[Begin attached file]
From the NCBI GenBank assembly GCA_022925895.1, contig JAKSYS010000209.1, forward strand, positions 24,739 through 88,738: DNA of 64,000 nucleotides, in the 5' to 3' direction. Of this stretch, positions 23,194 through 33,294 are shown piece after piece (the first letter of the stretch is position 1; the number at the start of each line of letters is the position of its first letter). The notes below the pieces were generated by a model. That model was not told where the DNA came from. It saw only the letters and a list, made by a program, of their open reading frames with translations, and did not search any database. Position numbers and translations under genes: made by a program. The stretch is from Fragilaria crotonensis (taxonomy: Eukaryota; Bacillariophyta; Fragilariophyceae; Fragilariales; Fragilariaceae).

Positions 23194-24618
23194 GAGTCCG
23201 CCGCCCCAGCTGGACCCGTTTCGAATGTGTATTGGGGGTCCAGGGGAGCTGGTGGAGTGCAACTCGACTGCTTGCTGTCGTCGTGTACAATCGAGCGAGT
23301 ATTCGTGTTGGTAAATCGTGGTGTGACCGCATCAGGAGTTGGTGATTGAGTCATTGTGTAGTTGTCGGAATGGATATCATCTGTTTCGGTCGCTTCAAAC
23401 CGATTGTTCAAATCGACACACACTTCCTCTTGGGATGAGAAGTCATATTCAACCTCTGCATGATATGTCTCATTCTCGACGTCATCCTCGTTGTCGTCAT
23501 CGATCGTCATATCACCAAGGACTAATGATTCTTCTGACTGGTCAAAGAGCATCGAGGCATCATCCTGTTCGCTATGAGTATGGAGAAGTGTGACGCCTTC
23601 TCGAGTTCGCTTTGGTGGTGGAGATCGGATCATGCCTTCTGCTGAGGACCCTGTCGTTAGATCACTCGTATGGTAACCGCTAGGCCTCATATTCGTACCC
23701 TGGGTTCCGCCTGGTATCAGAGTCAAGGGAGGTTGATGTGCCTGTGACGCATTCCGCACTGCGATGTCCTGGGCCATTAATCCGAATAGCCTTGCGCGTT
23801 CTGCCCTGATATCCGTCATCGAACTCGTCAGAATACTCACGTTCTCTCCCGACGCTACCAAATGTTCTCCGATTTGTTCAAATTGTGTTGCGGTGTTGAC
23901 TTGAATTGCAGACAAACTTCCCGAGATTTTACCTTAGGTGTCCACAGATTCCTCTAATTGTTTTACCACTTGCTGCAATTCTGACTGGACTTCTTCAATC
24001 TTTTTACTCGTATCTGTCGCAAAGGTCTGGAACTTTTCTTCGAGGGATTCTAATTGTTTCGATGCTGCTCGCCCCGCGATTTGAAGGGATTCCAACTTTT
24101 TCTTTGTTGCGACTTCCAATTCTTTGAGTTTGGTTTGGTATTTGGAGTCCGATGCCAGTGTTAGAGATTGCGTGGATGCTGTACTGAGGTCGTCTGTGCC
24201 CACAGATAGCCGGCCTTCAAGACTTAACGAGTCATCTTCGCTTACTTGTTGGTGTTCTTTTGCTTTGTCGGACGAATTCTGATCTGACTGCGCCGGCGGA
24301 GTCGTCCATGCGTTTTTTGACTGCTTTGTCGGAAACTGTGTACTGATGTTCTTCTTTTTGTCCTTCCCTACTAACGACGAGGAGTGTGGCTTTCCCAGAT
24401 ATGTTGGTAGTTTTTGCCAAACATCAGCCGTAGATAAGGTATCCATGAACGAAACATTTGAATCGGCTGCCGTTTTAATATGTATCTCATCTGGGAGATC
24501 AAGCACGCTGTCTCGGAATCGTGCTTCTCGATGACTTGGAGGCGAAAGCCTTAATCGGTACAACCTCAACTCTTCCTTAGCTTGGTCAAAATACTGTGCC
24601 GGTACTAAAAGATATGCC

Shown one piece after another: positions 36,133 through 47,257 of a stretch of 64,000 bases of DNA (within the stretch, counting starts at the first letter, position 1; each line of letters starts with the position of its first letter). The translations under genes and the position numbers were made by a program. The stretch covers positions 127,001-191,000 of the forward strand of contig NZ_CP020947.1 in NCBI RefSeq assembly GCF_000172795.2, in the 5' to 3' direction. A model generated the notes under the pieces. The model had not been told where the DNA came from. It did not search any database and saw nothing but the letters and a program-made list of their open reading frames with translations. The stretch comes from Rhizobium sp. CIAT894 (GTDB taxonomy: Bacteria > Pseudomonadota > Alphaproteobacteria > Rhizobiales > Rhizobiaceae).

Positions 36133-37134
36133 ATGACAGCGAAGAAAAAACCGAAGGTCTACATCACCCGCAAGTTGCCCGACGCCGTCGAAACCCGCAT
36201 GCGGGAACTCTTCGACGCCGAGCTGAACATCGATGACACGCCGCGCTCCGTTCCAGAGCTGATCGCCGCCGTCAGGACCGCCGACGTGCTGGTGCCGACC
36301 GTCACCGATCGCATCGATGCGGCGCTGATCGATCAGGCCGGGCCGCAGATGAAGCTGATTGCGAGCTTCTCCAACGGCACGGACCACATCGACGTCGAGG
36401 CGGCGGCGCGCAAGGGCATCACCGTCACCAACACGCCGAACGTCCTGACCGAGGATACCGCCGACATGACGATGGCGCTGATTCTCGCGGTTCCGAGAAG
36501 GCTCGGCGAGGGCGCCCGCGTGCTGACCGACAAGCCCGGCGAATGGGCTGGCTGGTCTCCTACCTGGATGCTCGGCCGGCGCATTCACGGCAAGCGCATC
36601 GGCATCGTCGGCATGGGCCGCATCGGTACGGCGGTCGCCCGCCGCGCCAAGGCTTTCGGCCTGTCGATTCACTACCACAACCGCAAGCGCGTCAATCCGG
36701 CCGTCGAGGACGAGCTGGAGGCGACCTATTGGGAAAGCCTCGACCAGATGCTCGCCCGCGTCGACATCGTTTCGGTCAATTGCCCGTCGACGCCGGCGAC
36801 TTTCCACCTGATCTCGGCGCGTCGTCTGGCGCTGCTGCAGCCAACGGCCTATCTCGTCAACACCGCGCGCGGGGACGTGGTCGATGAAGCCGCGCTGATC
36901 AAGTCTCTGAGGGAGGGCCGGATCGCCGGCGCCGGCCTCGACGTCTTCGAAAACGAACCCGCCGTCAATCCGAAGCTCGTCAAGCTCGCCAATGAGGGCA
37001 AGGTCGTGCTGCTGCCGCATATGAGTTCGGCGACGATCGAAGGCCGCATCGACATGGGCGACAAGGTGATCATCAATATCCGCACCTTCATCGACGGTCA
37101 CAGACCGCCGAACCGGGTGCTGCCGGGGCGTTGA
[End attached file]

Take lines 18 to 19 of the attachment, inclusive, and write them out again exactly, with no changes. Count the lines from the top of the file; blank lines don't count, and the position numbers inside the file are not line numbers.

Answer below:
24601 GGTACTAAAAGATATGCC

Shown one piece after another: positions 36,133 through 47,257 of a stretch of 64,000 bases of DNA (within the stretch, counting starts at the first letter, position 1; each line of letters starts with the position of its first letter). The translations under genes and the position numbers were made by a program. The stretch covers positions 127,001-191,000 of the forward strand of contig NZ_CP020947.1 in NCBI RefSeq assembly GCF_000172795.2, in the 5' to 3' direction. A model generated the notes under the pieces. The model had not been told where the DNA came from. It did not search any database and saw nothing but the letters and a program-made list of their open reading frames with translations. The stretch comes from Rhizobium sp. CIAT894 (GTDB taxonomy: Bacteria > Pseudomonadota > Alphaproteobacteria > Rhizobiales > Rhizobiaceae).